With the government budget in crisis mode, it is more important than ever to make sure you are planing ahead for senior living. This means that you should be aware of the benefits to expect as well as the savings you have to pay for assisted living.
Many programs require a tenant’s savings are depleted before allowing funds to be submitted.
Whether you are ‘ready’ will depend greatly on the cost of the facilities you select. Knowing this cost can help to set expectations and budgets.
In my last post, I spoke a bit about the nervousness many of us feel about assisted living faciliteis. I would like to talk now for a moment about what steps might be taken after you look past the initial fear.
There is no denying that assisted living is a big step, but like all changes, when done properly, it can lead to great advantages. Assisted living facilities can lead to better care and lower stress on everyone involved. This means that, if you pick the right facility, you can actually have better care and less stress.
But you need to choose the right assisted living option.
This means that you should plan ahead so that the decision is not rushed and everyone’s thoughts are considered.
When you are looking for the right assisted living option, consider location, cost, care needed, and feedback from reviews. Online sites such as http://www.assistedlivingsocial.com also offer helpful services that will quickly show you the options for senior care in your area.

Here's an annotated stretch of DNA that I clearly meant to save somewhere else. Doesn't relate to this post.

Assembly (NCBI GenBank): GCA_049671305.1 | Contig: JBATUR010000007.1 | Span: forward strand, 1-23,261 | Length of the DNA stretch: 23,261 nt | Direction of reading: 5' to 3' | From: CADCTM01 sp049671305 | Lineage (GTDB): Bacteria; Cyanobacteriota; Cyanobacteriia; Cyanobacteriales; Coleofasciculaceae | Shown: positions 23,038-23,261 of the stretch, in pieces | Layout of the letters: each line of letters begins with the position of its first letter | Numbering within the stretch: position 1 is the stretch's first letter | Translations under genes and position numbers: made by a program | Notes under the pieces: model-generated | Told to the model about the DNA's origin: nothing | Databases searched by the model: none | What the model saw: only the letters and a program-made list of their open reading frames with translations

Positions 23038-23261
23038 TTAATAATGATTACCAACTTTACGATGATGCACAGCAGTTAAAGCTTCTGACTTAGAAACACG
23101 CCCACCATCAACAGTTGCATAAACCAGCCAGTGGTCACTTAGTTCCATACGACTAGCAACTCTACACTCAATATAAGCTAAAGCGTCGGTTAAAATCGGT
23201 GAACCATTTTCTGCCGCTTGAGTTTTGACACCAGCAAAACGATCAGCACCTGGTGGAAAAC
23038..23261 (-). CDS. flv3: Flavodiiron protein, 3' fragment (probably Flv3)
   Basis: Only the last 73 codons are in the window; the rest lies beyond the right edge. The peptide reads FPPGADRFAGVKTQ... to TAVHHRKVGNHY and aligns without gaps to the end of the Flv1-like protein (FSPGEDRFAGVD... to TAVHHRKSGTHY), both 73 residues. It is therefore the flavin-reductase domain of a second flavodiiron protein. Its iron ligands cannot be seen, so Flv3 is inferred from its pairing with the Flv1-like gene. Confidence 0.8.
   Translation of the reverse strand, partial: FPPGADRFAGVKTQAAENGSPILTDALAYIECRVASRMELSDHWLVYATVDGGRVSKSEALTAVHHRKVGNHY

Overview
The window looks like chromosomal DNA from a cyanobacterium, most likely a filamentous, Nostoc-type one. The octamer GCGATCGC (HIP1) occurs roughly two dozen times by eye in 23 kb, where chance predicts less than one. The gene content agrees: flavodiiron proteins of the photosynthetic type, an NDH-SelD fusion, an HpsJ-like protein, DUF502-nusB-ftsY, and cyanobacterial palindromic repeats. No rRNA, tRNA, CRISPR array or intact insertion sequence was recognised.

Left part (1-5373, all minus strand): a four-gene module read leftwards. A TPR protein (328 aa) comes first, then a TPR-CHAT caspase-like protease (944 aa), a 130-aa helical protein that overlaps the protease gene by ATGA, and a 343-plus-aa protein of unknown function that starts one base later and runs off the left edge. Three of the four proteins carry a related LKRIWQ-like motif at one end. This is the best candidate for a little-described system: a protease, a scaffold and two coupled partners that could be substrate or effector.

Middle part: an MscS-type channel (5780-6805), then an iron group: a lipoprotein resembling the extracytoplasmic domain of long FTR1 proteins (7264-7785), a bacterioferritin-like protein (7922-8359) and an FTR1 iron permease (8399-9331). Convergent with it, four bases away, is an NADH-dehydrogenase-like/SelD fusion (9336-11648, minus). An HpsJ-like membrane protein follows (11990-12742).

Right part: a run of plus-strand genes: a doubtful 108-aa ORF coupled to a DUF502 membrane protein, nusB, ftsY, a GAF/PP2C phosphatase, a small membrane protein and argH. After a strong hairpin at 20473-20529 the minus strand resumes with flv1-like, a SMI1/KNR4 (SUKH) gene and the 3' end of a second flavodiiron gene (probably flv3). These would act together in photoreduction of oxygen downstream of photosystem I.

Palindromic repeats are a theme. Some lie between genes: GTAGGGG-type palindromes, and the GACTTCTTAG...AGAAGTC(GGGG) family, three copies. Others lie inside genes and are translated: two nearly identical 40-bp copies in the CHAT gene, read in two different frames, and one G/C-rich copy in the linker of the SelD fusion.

Just remember, by planning ahead, you can find the care that is the best balance of everyone’s expectations.
I am sure you are wondering about the title of this post. Well, it seems that the assisted living and the Jabberwocky are actually more similar than you might think. At least in the minds of the elderly and families, they are both the big, vaguely scary things that make people disappear.
This, of course, is not true. Just like the mythical Jabberwocky from Louis Carol, assisted living facilities are not scary and do not make people disappear. The real fear is often a fear of old age, and of admitting that more care is needed than can readily be accomodated in daily life.
Once you move past these preconceptions, it becomes more and more clear that you are looking at an opportunity to work together with loved ones to choose the best options for care and assistance as part fo the aging process.